NOTE If you are reading this in a news reader such as Google Reader, or inside Facebook on a tablet, you might want to open this in a dedicated browser window as the photo layout may work better. And there are more photos from these locations available on Flickr

OSAKA

Osaka is a paradox – a city with seemingly little to see from a typical tourist’s viewpoint, but a city that remains nonetheless very compelling. Aside from Osaka Castle and a couple of other attractions, the main pull for Osaka has a rather more hedonistic bent. This is, after all, the city which boasts a special word for “eat until you drop” and the same might be said of the attitude towards drink. More working-class and street-food-oriented than its big brother Tokyo, less stuffy than its neighbour Kyoto, Osaka is proudly brash and boldly neon.

To get it out of the way: yes, we did visit Osaka Castle. Sadly, we did so having suffered the after effects of our first night out in Osaka, so we might not have been best placed to appreciate a seven story climb through a museum stuffed to the rafters with Japanese pensioners and with little in the way of English commentary. We did however appreciate the walk, and the obligatory green-tea ice cream cone in the park outside.

 

But, dear reader, the main event in Osaka is the nightlife. This is truly a city that looks better when the sun goes down and the neon signs ignite. Ridley Scott famously quoted night-time Osaka as his inspiration when designing Blade Runner, and he returned here to make the Michael Douglas-starring yakuza drama “Black Rain”. In any case, we enjoyed galavanting up and down the Dotonbori canal and main street, and even ventured far enough abroad to Shinsekai, the dodgier end of town, to go up a pointless viewing platform in a faux-Eiffel Tower and eat many varieties of fried foods. A good time was had by all.

 

Of course, we occasionally saw the dark side of hedonism (or perhaps Japan’s ever-fluctuating economy) and Osaka had its fair share of down-and-outs, including this poor chap:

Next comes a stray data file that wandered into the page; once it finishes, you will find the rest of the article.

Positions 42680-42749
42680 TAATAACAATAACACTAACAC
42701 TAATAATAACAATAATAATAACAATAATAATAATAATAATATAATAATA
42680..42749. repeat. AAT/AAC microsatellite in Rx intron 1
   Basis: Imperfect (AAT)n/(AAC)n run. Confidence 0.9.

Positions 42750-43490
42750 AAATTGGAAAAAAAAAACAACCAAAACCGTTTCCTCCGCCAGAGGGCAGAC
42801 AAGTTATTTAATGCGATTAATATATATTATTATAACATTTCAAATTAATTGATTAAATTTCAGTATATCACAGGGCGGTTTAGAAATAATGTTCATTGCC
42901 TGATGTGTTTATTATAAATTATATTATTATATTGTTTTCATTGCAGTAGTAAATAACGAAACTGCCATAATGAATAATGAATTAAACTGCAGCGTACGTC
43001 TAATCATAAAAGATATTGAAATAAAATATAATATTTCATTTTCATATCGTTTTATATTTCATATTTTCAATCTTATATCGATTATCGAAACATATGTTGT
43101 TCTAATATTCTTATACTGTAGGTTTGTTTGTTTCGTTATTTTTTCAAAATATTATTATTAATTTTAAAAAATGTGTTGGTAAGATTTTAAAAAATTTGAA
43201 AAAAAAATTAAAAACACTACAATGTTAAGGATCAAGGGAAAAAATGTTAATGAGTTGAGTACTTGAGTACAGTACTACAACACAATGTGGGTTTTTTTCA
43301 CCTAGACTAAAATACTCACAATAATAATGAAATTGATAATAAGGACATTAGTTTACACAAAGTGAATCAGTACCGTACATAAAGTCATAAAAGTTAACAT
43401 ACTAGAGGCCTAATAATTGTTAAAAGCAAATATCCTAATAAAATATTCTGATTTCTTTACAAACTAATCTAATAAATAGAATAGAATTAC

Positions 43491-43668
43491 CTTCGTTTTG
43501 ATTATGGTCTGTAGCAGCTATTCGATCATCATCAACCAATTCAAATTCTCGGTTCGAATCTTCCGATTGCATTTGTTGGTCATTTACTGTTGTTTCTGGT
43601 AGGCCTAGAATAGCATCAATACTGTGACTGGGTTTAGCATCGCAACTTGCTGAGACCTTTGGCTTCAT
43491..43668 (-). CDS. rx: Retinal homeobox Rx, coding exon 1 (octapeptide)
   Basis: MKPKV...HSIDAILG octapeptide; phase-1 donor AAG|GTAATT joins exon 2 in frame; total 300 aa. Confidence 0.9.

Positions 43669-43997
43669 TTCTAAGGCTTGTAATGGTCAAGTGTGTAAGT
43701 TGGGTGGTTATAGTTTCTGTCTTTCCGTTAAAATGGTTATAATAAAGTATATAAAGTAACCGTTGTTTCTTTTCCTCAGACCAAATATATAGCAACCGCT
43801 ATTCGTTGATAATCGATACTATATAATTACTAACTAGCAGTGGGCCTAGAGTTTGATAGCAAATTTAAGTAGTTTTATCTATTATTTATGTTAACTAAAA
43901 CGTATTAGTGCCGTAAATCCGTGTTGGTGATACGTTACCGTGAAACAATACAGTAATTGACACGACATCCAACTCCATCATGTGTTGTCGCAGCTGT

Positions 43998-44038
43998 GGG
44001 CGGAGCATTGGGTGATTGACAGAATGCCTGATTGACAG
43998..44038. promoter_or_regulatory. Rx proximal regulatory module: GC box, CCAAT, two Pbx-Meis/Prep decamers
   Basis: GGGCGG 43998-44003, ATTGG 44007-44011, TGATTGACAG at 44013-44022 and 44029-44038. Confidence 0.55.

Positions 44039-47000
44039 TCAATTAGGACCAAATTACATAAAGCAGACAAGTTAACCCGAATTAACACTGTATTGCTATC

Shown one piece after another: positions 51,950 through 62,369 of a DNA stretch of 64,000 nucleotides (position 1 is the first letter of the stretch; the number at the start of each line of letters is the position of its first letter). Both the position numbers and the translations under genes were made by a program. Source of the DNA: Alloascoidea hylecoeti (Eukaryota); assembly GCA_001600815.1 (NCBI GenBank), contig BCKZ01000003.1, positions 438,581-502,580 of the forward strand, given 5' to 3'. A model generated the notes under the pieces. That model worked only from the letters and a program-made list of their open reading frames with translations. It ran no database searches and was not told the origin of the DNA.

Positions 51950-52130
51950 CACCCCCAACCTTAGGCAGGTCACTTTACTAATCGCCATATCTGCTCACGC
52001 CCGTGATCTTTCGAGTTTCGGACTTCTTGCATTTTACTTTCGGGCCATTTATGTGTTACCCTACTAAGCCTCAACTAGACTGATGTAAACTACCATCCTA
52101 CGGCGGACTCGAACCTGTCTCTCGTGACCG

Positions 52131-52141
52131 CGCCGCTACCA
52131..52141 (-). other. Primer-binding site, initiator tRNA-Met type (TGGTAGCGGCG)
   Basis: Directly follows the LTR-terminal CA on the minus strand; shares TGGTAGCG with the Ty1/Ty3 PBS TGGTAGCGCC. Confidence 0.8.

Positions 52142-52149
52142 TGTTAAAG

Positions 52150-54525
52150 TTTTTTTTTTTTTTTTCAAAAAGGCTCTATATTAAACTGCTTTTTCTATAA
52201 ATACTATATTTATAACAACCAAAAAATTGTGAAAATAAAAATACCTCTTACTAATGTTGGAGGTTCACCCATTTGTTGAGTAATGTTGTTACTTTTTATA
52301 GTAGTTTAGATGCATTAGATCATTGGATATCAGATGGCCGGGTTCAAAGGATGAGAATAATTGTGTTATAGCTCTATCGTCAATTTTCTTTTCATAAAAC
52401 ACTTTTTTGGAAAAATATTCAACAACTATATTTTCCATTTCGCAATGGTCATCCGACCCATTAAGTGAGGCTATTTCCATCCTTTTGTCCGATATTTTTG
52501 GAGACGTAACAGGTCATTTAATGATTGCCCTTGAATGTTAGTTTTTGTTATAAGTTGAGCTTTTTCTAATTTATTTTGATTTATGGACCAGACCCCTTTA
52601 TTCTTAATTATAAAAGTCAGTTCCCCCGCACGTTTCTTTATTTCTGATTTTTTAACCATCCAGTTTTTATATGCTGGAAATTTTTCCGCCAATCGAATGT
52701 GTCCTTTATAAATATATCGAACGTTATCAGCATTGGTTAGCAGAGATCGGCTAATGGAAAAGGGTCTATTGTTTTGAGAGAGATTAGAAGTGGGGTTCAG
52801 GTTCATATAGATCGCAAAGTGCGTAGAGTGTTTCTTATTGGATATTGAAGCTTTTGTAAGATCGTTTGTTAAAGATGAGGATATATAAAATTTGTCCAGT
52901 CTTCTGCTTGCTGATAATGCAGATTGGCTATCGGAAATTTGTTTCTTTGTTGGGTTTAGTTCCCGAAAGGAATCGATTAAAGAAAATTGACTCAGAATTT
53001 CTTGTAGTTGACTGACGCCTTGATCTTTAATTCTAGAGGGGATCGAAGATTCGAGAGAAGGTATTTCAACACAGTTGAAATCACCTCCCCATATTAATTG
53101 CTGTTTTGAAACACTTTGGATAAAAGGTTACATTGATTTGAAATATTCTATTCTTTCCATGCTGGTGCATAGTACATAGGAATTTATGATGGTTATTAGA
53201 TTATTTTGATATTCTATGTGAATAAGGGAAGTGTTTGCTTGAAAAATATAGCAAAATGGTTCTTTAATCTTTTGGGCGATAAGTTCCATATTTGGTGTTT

Homeless Man under Overpass, Osaka

Homeless Man under Overpass, Osaka

 

FUKUOKA

After a couple of nights’ liver damage, and a daily rate of one okonomiyaki per person (which is frankly unsustainable) we moved on to Fukuoka, a medium sized city at the north end of the southern island of Kyushu. Fukuoka is another place one could reasonably say held little in the tourist-magnet department in terms of sightseeing, but for those of a foodie persuasion, Fukuoka is a bit of a mecca. Not only is it the home of the lovely and very-bad-for-you Hakata-style tonkotsu ramen, but there are also heaps of street food vendors in stalls called yatai lining the many waterways running through the centre of the town.

Yatai food stalls along the river, Fukuoka

Yatai food stalls along the river, Fukuoka

 

The main reason we had for coming to Fukuoka, aside from the lovely food, was to visit the 2012 Fukuoka Grand Sumo competition on its penultimate day. I had been to this same competition in 2007 but timing then meant that I could only stay for the midday session, when the lower-ranking rikishi (fighters) had their bouts in front of an empty hall. This time, we had ensured that we arrived in Osaka with enough time to enjoy the full afternoon of competition, being able to see the higher echelons of competitors in the juryou and maku-uchi divisions (the latter including the highest class of Yokozuna). This time, as the afternoon wore on, the crowd filled in and the hall was soon filled with raucous cheering, no doubt enhanced by copious amounts of beer and sake being consumed in the seats and boxes all round. This was definitely a higher class of sport than what I had previously witnessed.

 

Next time we’re going to venture south into Kyushu, into rolling grasslands, volcanic lakes, burbling hot springs, and samurai castles…. see you then!